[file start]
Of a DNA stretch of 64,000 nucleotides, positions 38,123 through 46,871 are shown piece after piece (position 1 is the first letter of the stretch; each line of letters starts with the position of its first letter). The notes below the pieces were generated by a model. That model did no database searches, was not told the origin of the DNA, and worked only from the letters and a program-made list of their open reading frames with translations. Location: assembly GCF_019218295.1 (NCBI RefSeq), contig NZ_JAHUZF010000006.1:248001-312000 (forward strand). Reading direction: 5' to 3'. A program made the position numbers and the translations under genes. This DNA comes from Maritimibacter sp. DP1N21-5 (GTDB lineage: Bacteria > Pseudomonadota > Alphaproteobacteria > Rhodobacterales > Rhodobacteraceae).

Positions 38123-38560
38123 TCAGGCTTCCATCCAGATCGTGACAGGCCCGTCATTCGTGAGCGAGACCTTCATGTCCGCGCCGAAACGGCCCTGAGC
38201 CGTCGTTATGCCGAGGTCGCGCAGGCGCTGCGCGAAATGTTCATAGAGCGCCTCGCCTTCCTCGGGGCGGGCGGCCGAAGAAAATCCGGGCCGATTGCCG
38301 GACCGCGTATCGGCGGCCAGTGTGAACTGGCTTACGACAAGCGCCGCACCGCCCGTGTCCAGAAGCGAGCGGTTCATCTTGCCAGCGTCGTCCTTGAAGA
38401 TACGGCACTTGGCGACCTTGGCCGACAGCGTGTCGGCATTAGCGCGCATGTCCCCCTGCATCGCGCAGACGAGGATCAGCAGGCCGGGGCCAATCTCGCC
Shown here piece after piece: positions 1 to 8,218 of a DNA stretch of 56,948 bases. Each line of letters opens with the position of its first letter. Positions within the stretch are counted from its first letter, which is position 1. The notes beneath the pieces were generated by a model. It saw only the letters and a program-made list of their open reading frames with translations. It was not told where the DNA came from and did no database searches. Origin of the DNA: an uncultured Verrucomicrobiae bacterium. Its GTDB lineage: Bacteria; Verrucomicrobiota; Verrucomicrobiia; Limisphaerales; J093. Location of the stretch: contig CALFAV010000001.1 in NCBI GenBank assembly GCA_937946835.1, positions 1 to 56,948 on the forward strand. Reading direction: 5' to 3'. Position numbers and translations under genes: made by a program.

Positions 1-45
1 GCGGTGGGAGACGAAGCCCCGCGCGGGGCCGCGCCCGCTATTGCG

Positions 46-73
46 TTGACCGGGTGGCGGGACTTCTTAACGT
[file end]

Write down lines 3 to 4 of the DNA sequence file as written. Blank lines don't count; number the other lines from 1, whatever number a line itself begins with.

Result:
38123 TCAGGCTTCCATCCAGATCGTGACAGGCCCGTCATTCGTGAGCGAGACCTTCATGTCCGCGCCGAAACGGCCCTGAGC
38201 CGTCGTTATGCCGAGGTCGCGCAGGCGCTGCGCGAAATGTTCATAGAGCGCCTCGCCTTCCTCGGGGCGGGCGGCCGAAGAAAATCCGGGCCGATTGCCG